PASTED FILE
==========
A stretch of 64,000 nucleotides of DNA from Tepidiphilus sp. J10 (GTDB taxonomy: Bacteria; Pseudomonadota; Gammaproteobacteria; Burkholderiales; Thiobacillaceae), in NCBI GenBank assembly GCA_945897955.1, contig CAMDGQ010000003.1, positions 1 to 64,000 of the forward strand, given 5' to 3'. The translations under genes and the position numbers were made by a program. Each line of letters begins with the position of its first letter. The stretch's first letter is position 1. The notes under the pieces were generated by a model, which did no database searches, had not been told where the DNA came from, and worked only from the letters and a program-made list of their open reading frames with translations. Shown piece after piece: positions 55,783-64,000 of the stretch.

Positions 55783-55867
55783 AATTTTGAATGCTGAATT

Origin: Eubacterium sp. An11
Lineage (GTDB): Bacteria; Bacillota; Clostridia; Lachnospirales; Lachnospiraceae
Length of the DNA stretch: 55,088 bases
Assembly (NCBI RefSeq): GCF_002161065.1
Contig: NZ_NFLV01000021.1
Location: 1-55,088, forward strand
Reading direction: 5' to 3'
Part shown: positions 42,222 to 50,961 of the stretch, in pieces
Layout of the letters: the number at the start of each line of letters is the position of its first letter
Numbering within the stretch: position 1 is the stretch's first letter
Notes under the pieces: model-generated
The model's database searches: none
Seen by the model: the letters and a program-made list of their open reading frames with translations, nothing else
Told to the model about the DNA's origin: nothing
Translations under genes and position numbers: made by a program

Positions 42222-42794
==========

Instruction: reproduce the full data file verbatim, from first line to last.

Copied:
A stretch of 64,000 nucleotides of DNA from Tepidiphilus sp. J10 (GTDB taxonomy: Bacteria; Pseudomonadota; Gammaproteobacteria; Burkholderiales; Thiobacillaceae), in NCBI GenBank assembly GCA_945897955.1, contig CAMDGQ010000003.1, positions 1 to 64,000 of the forward strand, given 5' to 3'. The translations under genes and the position numbers were made by a program. Each line of letters begins with the position of its first letter. The stretch's first letter is position 1. The notes under the pieces were generated by a model, which did no database searches, had not been told where the DNA came from, and worked only from the letters and a program-made list of their open reading frames with translations. Shown piece after piece: positions 55,783-64,000 of the stretch.

Positions 55783-55867
55783 AATTTTGAATGCTGAATT

Origin: Eubacterium sp. An11
Lineage (GTDB): Bacteria; Bacillota; Clostridia; Lachnospirales; Lachnospiraceae
Length of the DNA stretch: 55,088 bases
Assembly (NCBI RefSeq): GCF_002161065.1
Contig: NZ_NFLV01000021.1
Location: 1-55,088, forward strand
Reading direction: 5' to 3'
Part shown: positions 42,222 to 50,961 of the stretch, in pieces
Layout of the letters: the number at the start of each line of letters is the position of its first letter
Numbering within the stretch: position 1 is the stretch's first letter
Notes under the pieces: model-generated
The model's database searches: none
Seen by the model: the letters and a program-made list of their open reading frames with translations, nothing else
Told to the model about the DNA's origin: nothing
Translations under genes and position numbers: made by a program

Positions 42222-42794